Crazy Man, Crazy!
“O sing to the Lord a new song; sing to the Lord, all the earth.” Psalm 96:1
There is story that dates back to at least the fifties and the “beat” generation about a really cool dude who happened to wander into a very dignified church one Sunday morning. He was met by the pastor after the service, and he grabbed the pastor’s hand, and he said, “Hey, daddy, I really dug it.”
The pastor said, “Uh, excuse me, young man, I’m afraid I don’t quite understand.” So the goateed guest said, “Listen, cat, it was cool, it was gone, man, it really blew my mind!”
This really shook the pastor, and he said, “Could you explain what you mean?” “Well, dad, what I mean is, I really went for what you had to say, so much that I put fifty pieces of bread in the collection plate!”
All of a sudden, the pastor’s face lit up and he said, “Crazy, man, crazy!”
Sometimes we forget how exciting church can be. Our congregation has been involved in serving our community and beyond, since it started on the banks of the Pajaro River in 1852. Part of our past includes making beautiful music. Here’s an article by Jane Borg, Hal Hyde and Marilyn Hyde about the following photo, which we hope will inspire you to join us, as we sing to the Lord a new song!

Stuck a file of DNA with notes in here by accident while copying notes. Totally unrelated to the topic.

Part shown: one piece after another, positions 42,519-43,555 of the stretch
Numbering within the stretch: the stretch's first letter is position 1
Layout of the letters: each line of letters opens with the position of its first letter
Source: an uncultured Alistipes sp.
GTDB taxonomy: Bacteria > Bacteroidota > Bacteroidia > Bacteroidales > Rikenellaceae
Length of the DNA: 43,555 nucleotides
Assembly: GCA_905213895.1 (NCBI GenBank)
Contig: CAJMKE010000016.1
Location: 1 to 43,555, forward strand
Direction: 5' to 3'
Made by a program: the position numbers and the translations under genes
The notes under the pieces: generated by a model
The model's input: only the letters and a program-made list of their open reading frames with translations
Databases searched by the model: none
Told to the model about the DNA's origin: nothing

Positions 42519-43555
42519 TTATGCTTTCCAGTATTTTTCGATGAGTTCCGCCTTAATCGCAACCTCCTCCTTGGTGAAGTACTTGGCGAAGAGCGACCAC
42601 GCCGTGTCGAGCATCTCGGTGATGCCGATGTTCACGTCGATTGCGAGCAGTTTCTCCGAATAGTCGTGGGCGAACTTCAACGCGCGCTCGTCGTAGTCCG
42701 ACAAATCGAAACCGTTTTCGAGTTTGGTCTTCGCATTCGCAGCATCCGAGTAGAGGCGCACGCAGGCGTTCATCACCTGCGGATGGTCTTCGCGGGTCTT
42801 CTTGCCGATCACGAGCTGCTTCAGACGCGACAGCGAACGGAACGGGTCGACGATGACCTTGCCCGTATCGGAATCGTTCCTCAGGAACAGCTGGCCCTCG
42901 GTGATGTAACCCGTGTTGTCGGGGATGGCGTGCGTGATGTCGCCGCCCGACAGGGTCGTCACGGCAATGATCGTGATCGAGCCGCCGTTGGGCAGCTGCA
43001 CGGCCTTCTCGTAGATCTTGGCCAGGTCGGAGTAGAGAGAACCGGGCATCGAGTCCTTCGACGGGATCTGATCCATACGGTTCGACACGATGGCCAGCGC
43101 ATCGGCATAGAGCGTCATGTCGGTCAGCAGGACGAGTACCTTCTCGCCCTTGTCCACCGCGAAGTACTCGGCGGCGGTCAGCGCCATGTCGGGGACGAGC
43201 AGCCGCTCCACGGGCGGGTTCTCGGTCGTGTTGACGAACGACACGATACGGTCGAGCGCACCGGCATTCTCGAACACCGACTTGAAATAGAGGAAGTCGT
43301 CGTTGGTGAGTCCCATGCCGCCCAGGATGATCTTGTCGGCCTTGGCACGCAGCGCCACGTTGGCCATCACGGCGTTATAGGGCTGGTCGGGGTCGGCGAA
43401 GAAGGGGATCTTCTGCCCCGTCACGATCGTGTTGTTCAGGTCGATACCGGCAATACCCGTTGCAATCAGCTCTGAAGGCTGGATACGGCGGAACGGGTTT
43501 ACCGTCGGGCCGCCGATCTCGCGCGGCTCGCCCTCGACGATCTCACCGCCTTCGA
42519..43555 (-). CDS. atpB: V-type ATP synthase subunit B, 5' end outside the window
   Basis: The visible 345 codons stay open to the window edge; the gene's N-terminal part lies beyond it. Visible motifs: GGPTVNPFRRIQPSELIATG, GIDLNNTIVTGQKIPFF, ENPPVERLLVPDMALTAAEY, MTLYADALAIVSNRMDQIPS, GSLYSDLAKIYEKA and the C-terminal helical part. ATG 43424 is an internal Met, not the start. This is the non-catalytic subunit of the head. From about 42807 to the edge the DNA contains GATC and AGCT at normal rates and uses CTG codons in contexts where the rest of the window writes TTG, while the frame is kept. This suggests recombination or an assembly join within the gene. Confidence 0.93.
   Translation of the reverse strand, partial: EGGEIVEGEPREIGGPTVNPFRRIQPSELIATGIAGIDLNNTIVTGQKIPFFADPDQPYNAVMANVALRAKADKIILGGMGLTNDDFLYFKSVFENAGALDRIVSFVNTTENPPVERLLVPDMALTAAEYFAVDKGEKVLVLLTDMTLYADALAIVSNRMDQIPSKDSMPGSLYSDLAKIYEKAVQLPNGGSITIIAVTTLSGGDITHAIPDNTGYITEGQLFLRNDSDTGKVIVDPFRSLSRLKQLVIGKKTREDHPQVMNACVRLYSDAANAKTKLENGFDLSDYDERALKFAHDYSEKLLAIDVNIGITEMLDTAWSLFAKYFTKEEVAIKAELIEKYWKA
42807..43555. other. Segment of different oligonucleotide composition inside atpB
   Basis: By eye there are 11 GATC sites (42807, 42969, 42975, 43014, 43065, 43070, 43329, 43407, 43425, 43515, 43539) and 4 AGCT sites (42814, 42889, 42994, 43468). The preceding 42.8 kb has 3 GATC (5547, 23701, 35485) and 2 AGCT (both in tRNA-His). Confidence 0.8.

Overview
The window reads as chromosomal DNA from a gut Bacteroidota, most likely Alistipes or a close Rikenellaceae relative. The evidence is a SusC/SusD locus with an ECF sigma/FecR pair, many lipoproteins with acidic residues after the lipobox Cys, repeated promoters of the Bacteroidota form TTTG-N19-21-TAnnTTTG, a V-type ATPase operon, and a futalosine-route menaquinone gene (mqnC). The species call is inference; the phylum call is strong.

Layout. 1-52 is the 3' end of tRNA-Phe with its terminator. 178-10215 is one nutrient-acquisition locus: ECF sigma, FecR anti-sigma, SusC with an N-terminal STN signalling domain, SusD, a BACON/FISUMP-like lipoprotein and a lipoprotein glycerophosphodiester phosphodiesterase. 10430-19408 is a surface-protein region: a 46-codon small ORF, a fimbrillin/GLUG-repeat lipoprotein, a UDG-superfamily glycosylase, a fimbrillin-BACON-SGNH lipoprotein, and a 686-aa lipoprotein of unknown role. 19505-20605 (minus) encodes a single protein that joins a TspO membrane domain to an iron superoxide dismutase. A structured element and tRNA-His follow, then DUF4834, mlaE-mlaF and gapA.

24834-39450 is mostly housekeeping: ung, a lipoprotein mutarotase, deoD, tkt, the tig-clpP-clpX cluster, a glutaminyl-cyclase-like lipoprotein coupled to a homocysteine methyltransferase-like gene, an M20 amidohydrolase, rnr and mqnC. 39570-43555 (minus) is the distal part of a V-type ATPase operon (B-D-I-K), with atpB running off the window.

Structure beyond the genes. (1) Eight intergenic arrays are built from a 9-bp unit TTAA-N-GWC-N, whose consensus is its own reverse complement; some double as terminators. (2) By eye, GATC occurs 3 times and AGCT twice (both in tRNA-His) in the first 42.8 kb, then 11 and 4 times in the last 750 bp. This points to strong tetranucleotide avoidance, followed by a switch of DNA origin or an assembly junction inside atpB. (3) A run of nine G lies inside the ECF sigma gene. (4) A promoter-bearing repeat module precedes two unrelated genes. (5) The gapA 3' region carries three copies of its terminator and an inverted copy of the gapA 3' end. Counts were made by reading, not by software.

Our photo shows the Watsonville Methodist Sunday School Orchestra, organized in February 1905. In those times, “Sunday Schools” were very large, partly to encourage their meeting in outlying districts, especially during the winter. Overall Church membership was large and Methodists were very interested in music, so a group of this size could be organized. Some participants probably played in other Watsonville music groups, too, such as the high school orchestra, Watsonville City band, or women’s orchestra and band. In addition to church programs, orchestra members could have played in parades, given concerts at the “Opera House,” or performed at the downtown Watsonville Plaza bandstand.
At the time of this photo, the First United Methodist Church was located at the corner of Fourth Street (now West Beach Street) and Rodriguez Street, near downtown Watsonville and the city plaza. The orchestra probably practiced in the Sunday School rooms in the annex behind the church sanctuary.
This photo included Watsonville civic leader, H.A. Hyde (back row, last right), a Methodist and conductor of the Watsonville City band for many years. His descendants continue to worship with us today. Other early members of the church who could be identified are Mr. Clarence Perry, Mrs. Heron, Miss Dora Bliss, Miss Lucy Bliss, Mr. Fred Dempsey and Mr. Buckhart.